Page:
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The Psychology of Terrorists

First, let’s dispel the myth that terrorists are mentally ill.  If you believe that most terrorists are crazy, psycho, or suicidal you are wrong.  30 years of research has failed to identify a good profile of a terrorist.  We now know that terrorists are no more likely to have mood disorders, psychopathology, or personality disorders than non-terrorists from the same background.  If you think that terrorists are immoral and have no empathy for others you are also wrong.  Let’s look at this rationally.  Imagine yourself as a terrorist, pick one, any one.  You are living an often nomad existence underground, in fear of being discovered and stopped.  The only people that are around you are people who share your own goals.  Would you want an unstable whacko living with you?  Someone who is so out of touch with reality that they cannot be depended on, or could hurt you or other members of your group before your goal was met.  Not probably. Organized terrorist groups who can plan successful attacks are also likely to be within the normal range of personality. In fact, individuals chosen for a terrorist mission have undoubtedly demonstrated that they are trustworthy, reliable, loyal, organized, intelligent, and dedicated to a specific cause.  Increasingly, terrorist groups are recruiting highly skilled professionals who have expertise in fields such as communications, computer programming, engineering, finance, and the sciences.  Terrorists use groups and networks for both logistical and psychological support. Groups afford a sense of belonging, a sense of purpose, and perhaps even a sense of identity.

Terrorism is generally defined as the use or threat of violence, by small groups against non-combatants of large groups, for avowed goals.  We have a tendency to correlate religion with acts of terrorism.  This is far from fact.  While religious fanaticism creates conditions that are favorable for terrorism, it does not cause it.  The three primary causes of terrorism are feelings of social, political, and historical injustice.  Terrorism is the warfare of the weak.  It is the final recourse when all other conventional methods have failed.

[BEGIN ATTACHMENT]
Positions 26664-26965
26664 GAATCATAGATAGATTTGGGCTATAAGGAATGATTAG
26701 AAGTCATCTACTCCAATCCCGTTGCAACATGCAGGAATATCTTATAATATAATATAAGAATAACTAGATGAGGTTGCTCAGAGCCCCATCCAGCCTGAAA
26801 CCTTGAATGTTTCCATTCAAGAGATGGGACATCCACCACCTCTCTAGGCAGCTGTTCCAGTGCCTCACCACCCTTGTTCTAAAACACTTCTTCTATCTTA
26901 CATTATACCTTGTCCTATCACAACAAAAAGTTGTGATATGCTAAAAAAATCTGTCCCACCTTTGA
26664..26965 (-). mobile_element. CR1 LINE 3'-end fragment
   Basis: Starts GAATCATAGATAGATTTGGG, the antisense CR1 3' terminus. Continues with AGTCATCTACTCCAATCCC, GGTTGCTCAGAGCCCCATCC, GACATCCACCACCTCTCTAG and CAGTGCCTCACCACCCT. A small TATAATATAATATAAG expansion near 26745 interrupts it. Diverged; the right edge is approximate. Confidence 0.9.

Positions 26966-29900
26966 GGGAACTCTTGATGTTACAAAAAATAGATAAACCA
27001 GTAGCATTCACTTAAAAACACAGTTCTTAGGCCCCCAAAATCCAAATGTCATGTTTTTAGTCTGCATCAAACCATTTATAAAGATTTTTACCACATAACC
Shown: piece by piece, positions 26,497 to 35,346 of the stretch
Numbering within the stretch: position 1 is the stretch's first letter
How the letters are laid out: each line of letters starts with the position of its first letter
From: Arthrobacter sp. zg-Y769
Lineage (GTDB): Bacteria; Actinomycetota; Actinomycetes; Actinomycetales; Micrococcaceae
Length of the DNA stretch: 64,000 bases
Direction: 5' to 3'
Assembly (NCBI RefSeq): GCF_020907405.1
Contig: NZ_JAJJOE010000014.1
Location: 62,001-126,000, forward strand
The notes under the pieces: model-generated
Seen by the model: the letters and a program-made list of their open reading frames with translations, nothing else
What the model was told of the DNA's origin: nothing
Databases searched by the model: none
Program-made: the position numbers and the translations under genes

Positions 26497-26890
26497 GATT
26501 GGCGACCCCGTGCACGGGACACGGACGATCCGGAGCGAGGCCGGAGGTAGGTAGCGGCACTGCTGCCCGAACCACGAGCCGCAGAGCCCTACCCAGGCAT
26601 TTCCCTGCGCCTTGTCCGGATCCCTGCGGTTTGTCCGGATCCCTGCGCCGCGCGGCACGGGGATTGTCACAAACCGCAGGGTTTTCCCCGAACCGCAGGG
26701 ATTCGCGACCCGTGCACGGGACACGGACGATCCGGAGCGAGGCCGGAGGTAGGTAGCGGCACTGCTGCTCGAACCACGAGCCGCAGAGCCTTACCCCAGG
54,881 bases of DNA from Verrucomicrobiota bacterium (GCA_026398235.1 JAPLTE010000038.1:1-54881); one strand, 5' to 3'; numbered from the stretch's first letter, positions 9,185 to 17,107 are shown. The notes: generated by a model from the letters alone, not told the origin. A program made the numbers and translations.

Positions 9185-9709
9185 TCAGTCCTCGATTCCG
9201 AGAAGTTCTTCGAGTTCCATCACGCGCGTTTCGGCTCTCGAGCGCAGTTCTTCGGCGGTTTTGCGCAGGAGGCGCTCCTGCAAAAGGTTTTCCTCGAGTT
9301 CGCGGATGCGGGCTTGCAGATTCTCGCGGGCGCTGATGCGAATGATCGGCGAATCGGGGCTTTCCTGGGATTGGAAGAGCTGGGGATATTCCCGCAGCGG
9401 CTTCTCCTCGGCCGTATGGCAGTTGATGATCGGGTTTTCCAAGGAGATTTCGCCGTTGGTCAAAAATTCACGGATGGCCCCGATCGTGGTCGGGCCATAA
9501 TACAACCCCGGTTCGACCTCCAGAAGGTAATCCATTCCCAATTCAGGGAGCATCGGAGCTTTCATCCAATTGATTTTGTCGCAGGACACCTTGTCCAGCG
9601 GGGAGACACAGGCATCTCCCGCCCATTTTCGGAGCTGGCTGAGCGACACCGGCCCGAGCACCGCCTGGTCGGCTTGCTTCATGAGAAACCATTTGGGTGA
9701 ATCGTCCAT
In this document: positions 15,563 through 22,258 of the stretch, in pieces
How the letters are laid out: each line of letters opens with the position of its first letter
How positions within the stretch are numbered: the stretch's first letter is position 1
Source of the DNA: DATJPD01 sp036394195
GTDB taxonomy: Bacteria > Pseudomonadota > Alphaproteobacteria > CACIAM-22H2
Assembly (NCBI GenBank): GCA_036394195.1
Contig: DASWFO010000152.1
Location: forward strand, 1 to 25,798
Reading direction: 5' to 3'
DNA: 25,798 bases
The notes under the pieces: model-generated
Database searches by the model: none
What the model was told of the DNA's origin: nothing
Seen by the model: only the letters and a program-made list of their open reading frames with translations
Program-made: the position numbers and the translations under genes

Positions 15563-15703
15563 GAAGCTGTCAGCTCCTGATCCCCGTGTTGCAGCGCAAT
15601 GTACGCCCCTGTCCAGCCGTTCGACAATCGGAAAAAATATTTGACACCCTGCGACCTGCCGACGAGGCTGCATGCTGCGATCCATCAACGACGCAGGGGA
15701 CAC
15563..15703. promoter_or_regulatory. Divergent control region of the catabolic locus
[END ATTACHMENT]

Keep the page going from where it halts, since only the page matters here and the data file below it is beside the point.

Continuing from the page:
Of course, there are the lone wolf terrorists.  These are individuals who commit violent acts in support of some group, movement, or ideology, but who does so alone.  They are not affiliated with any command structure and do not get resource assistance from any group.  Examples of lone wolf terrorists include Timothy McVeigh (Oklahoma City bombing), Theodore Kaczynski, (the "Unabomber—he actually was schizophrenic), and Eric Robert Rudolph (the Olympic Park bomber).  The current belief is that the Boston Marathon bombers, Tamerlan and Dzhokhar Tsarnaev acted as lone wolf terrorists.  Obviously, it is much more difficult to identify and prevent potential attacks from self-radicalized individuals acting alone or in small groups.

Yes, normal people can be terrorists. Normalcy is a characteristic feature of terrorists, they just blend in.  The Tsarnaev brothers are a perfect example of this, all the news reports and interviews reinforced that they were normal Joes.  Remember that terrorists are not born terrorists.  Let’s look at Bin Laden.  Osama didn’t wake up one morning and decide to be a terrorist.  The path was long and arduous.  Terrorists, like Bin Laden, kill for a combination of shared ideology in conjunction with extremely intense small group dynamics.  Most people believe in something bigger than life.  Many of us call this entity God in one form or another.  We need to make sense and meaning in our life…and of our death.  Most people identify with a group whose core sense of values related to family, religion, ethnicity, and nationality are similar to theirs.  Some people are willing to kill for, and to die for, these values.  Why else would you have joined the law enforcement profession?  Or why would men and women enlist in the military?  The point is that most people are capable of terrorist acts under some circumstances.